Canteen chef Paul Brans (left) shows off the gnocchi and braised lamb and couscous salad with chicken; executive chef Jason Bangerter prepares the gnocchi and displays Parmesan fries (below).
O&B CANTEEN (330 King West, at John, 647-288-4710, oliverbonacini.com.) Complete lunches for $25 per person (breakfasts $20/dinners $40), including all taxes, tip and unlimited sparkling Q water. Average main $10/$18. Open Monday to Friday 7 am to 4 am, Friday and Saturday 8 am to 4 am from September 9 to 19. Licensed. Access: barrier-free. Rating: NNN
Surrounded by tourist traps, meat markets and donut franchises, the O&B Canteen on the ground floor of the new TIFF tower has a captive audience.
Where else round these parts can you grab a quick between-flick sandwich of deli-sliced smoked beef brisket, sauerkraut and havarti - hold the mustard - on a buttery house-baked croissant for 7 bucks?
Now in its fourth week, Canteen already plays to full houses. As one would expect from an Oliver & Bonacini operation - others include Jump, Biff's and Canoe - this bright 'n' buzzing 90-seat room is the model of efficiency, with low-slung brown leather banquettes, bare-topped tables equipped with both pepper and salt mills and an always busy open kitchen partially hidden behind a wall of colourful Le Creuset casseroles. A geeky army of servers suffer matching turquoise plaid shirts tucked into khaki Dockers with smiles.
As a streetcar rattles by, floor-to-ceiling glass opens to a wraparound patio and a view of the picturesque sidewalk cafés across the way. Course, the folks across King get to look at what appears to be a monolithic block-long Sears store covered in black aluminum siding, with a generic 46-storey condo plopped on top and a restaurant on the first floor.
Back there, early birds dig into breakfast butties stuffed with maple-smoked back bacon, sunny-side-up eggs and slices of gooey Canadian cheddar on either pain au lait hamburger buns ($4) or Thuet-calibre croissants ($6) spread with stellar house-made ketchup. But if Canteen's soup du jour ($6) is not only "seasonal" but "chef-inspired" to boot, as the all-day menu claims, today's pale beige parsnip purée suggests that executive chef Jason Bangerter of Auberge du Pommier dreams of wallpaper paste.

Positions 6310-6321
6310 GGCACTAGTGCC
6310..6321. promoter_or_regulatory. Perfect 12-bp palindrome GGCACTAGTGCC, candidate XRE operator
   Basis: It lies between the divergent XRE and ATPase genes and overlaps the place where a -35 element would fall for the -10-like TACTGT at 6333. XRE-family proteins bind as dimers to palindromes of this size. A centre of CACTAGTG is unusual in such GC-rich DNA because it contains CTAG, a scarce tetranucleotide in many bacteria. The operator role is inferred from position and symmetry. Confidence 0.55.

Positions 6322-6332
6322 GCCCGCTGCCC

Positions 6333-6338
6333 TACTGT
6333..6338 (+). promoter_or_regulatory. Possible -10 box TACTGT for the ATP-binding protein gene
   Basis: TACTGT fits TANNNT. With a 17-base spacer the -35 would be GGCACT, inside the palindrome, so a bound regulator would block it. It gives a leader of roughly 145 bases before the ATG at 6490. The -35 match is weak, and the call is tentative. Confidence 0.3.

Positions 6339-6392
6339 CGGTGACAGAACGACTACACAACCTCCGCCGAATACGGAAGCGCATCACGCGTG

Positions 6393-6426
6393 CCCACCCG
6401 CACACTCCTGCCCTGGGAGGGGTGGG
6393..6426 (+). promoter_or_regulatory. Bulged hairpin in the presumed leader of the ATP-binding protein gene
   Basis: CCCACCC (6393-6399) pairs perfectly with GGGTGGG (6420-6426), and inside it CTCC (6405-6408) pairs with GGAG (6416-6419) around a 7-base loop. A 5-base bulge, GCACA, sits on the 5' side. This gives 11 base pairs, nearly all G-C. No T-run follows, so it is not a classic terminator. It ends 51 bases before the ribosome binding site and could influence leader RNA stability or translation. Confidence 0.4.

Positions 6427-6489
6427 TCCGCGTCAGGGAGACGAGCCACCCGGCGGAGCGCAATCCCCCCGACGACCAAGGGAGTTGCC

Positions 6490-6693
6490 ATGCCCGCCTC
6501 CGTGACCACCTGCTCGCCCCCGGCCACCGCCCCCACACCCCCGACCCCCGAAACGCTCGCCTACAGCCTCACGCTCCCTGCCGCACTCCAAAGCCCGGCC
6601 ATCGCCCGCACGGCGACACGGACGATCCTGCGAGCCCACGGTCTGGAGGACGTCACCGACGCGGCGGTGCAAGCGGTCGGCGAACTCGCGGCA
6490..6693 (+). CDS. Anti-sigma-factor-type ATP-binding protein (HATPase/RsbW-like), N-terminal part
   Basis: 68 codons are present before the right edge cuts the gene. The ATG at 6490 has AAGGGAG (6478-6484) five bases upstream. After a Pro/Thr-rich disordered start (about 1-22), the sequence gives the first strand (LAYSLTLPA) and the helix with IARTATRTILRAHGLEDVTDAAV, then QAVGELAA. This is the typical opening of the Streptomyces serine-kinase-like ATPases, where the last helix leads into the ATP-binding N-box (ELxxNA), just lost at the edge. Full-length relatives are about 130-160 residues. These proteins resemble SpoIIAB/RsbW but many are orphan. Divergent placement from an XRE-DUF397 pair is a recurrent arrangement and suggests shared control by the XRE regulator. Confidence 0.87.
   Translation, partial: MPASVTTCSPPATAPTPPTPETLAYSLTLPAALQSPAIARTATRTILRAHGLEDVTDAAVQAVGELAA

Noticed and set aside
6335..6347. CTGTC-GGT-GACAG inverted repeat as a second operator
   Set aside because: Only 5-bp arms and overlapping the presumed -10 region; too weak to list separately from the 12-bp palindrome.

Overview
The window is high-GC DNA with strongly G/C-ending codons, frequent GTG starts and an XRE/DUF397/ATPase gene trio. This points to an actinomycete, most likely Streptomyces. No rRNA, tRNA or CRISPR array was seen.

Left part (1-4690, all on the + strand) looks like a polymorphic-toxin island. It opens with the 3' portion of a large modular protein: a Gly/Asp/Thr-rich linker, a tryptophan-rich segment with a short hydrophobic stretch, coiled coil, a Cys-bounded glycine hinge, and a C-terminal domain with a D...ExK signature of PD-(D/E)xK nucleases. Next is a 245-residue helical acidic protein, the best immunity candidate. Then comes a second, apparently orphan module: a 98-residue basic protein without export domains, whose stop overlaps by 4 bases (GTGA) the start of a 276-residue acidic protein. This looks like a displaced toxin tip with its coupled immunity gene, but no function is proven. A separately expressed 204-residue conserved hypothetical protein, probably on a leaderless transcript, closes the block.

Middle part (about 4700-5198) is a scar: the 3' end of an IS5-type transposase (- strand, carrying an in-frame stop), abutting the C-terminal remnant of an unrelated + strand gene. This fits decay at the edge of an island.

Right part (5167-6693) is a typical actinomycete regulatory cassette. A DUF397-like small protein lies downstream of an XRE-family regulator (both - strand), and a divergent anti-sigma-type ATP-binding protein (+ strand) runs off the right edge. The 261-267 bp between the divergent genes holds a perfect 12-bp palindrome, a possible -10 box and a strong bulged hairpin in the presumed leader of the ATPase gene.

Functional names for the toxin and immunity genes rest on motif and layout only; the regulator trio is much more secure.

We pass on Monday's quiche special - halibut and potato ($15), we think not - for the Al Parma pizza ($16), a surprisingly simple pie upgraded with a cracker-style multigrain crust brushed with sauce and tossed with shaved Parmigiano, a few translucent sheets of prosciutto and peppery fresh arugula. Gnocchi ($14) are just as straightforward, a dozen or so doughy pillows dressed with strands of braised local lamb and more sharp Reggiano.
Our perfunctory steak frites ($21) goes back after we've eaten half of it, as it gets progressively rarer than we've ordered. No prob. The flank comes back correctly cooked, with a replenished pile of those terrific Parmesan frites, something the roasted half-chicken ordinaire ($18) and just about everything else on the card could use as a side ($5). And other than a Saturday special ($16 to $19), where's the signature burger? Isn't that mandatory these days?
Trade out the carbs for Thai coleslaw ($6) made with "100k root vegetables" (translation: carrot and cabbage) in sweet nam prik vinaigrette or de rigueur heirloom beet salad ($7) finished with hazelnuts and snippets of tarragon. Avoid the temptation to make either a main with the addition of dreadful falafel-like chickpea fritters ($7).
Until sampling Canteen's version of the light, lemony custard, I'd always assumed posset ($6) was a Dame Edna double entendre ("More posset, possum?"). Wash everything down with bottomless glasses of carbonated Q water, aka l'eau du Lac Ontario filtrée ($2.50 "per guest"). Low sodium, too!
O&B has a long history of producing resto blockbusters, and knows better than most how to put bums in seats. Tighten up the script, bring a burger on board, give the cast a better wardrobe and Canteen could run for years.